We have a guest contribution from Iulia Morariu, who does marketing for us. Iulia has a bachelor's degree in computer science and a master’s degree in computer networking. She shares her point of view about her experience as an outsourcing engineer for the company.
Outsourcing is the main focus of this post. Since early 1990s outsourcing captured the attention of some of the biggest companies in the world. Growing along with the Internet, outsourcing came as a natural thing for those who seek cheap work force and skilled engineers. According to The International Center for Peace and Development
“It began on a large scale with the migration of manufacturing jobs to lower wage developing countries in the 1960s and 70s, when countries such as Singapore, Taiwan, South Korea became major manufacturing hubs for global corporations.” It accelerated in the 1990s when other countries became major destinations for foreign investment in manufacturing for export. XMG Global, an ITC Research and Advisory Company noted that the global outsourcing industry was estimated in 2010 to $425 billion having a growth of 13.9% from 2009’s $374 billion.
Figure 1: Global Outsourcing Industry. Source: XMG Global
Among the first industries that saw the advantages for this was the IT sector. This is now reflected into global IT services spending in excess of $3.5B last year (table 1), much of it outsourced:
Table 1. IT Spending by Sector, Worldwide, 2008-2015
According to Gartner's U.S. dollar growth forecast for global IT spending in 2012 has been revised downward from 4.6% in the previous quarter to 3.7%. “Faltering global economic growth, the Eurozone crisis and the impact of Thailand's floods on hard-disc drive production have taken their toll on IT spending”, remarked Richard Gordon, VP of Research for Gartner Inc.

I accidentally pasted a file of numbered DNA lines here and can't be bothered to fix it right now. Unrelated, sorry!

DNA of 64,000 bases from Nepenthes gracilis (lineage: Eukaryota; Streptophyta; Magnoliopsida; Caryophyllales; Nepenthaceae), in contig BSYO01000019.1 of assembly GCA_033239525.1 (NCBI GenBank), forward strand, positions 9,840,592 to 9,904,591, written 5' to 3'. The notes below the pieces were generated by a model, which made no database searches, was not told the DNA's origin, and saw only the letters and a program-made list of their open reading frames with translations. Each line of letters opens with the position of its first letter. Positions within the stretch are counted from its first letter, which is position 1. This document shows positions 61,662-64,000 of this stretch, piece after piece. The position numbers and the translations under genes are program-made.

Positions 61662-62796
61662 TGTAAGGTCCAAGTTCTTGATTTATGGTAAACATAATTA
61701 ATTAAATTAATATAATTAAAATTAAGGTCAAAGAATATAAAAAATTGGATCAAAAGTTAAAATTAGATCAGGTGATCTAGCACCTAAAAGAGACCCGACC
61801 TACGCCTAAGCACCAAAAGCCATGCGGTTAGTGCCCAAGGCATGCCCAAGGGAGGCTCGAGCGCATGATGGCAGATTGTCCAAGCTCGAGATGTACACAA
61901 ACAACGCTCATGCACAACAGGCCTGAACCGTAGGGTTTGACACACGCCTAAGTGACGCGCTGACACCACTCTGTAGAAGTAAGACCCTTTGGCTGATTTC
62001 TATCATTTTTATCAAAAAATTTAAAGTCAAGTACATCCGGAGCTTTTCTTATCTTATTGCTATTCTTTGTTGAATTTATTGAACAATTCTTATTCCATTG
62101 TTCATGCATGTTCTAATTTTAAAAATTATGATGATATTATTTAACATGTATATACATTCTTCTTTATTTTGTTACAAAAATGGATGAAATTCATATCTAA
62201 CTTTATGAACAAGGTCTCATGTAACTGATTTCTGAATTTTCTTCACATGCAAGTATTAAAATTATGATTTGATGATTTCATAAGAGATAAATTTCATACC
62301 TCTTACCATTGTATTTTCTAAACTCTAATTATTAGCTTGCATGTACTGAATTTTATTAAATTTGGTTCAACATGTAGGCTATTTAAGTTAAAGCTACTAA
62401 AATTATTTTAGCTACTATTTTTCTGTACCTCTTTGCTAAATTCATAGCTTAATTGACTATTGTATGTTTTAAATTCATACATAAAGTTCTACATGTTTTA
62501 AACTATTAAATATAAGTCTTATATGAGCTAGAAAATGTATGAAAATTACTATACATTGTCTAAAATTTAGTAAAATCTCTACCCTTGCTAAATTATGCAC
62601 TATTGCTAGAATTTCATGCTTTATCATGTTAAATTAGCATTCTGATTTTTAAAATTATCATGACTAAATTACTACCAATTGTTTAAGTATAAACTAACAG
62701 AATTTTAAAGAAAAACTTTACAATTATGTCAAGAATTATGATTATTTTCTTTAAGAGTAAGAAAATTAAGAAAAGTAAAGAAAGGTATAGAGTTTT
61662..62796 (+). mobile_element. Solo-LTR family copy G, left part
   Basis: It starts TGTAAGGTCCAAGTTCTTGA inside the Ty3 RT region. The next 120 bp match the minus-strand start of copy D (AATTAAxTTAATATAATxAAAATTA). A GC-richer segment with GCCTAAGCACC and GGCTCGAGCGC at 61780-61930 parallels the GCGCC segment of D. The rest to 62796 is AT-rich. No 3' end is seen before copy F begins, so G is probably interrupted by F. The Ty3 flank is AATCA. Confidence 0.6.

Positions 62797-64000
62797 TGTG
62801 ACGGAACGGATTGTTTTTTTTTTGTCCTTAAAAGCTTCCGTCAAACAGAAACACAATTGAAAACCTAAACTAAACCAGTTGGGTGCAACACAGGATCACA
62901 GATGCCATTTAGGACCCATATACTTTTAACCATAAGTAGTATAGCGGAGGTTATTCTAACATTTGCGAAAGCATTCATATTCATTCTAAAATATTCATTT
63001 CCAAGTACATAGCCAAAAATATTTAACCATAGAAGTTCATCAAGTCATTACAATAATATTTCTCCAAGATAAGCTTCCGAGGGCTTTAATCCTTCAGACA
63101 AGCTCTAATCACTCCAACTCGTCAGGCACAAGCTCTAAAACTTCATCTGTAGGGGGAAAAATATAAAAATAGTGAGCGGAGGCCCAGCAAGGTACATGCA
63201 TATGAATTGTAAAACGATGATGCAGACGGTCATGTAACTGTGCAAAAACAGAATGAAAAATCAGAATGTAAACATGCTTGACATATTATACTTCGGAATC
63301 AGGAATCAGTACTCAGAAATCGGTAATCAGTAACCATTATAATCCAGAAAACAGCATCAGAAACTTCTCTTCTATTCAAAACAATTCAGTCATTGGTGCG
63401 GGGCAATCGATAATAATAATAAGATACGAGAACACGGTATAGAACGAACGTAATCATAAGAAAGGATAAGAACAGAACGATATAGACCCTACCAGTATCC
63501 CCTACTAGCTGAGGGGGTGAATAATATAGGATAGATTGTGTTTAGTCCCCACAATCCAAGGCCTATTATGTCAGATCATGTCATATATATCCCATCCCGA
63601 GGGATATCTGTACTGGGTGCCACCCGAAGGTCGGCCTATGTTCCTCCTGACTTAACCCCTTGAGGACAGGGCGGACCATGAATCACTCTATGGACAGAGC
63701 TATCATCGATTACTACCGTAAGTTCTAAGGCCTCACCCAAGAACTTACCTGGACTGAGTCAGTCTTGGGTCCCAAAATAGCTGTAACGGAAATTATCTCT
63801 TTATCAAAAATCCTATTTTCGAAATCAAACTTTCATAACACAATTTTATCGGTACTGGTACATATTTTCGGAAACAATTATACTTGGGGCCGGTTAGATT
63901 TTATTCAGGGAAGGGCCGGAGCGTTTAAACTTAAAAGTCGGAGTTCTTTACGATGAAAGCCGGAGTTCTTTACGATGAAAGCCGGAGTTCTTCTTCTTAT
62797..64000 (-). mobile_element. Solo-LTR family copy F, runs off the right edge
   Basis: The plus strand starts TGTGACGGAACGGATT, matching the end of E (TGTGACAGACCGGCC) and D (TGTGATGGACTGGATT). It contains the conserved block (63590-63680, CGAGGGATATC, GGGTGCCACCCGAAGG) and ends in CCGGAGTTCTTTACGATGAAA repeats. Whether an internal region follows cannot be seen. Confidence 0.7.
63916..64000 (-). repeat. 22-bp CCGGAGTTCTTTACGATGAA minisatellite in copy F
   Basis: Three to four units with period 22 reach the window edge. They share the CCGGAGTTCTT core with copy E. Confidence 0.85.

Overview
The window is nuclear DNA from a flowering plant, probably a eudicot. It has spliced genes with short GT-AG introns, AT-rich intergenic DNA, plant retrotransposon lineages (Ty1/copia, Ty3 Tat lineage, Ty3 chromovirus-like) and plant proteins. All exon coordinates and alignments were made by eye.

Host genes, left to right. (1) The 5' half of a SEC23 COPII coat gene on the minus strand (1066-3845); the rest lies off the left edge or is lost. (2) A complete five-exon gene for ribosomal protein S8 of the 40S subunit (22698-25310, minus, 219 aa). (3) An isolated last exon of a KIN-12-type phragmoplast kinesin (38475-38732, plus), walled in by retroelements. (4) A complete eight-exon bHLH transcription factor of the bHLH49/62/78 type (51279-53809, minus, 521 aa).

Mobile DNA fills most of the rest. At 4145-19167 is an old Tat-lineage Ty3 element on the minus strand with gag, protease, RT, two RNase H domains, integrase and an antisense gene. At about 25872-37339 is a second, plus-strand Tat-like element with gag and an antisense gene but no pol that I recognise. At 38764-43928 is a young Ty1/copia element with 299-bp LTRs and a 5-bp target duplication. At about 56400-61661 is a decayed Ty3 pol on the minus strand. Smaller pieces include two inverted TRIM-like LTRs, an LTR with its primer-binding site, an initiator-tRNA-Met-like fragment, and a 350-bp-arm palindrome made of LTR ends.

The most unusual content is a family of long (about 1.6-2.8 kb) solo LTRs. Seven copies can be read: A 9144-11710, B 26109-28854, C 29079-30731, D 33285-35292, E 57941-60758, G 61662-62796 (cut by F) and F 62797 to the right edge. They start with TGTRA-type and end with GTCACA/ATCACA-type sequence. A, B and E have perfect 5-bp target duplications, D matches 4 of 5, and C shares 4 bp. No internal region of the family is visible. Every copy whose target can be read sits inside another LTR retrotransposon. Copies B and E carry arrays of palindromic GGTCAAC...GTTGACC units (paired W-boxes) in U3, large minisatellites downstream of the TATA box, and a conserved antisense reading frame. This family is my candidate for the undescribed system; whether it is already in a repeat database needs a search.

European engineers are spread all over the world, mostly the ones that continued their studies in a foreign country and then managed to obtain positions in international corporations. “While reliable projections are difficult in a field that is evolving so rapidly, it has been estimated that by 2015, US companies will offshore 3.3 million jobs valued at $135 billion a year”, The International Center for Peace and Development states in its “Employment Trends in the 21st Century” research.
“European firms prefer nearshoring to countries in Eastern Europe such as Romania where wages are only 10% of the level in the West. More than 80% of world's top 2000 companies operate significant outsourcing operations overseas”, says the research report. So why shouldn’t US companies take on the trend to a next level? I am sure they will continue to outsource their business throughout European countries. Gaining not only cheap labor but also an inside view of how the European market evolves. Evolving technology and the hunger for money will spread knowledge in the most remote places on Earth.
Projections from The International Labour Office in Geneva for unemployment from 2011-2016 indicate that there will be a large untapped pool of skilled talent in Europe for the foreseeable future:
Table 2. Unemployment projection from The International Labour Office in Geneva
I believe that international companies should invest more in foreign countries, keeping the “wheels spinning” and the money coming. Speaking from my experience as one such engineer – I myself live in Romania -- I can say that it is a life changing opportunity and that there is much more we can learn from each other. When working in an international company you don’t just have the world at your feet (by reducing the distance from 3,000 kilometers to a click away) but also have the chance to interact in a multicultural environment.
1 – “Employment Trends in the 21st Century”, The International Center for Peace and Development, www.icpd.org
2. – “Global Employment Trends 2012”, The International Labour Office in Geneva, http://www.ilo.org
3. – Gartner Worldwide IT Spending Forecast, http://www.gartner.com/technology/research/it-spending-forecast/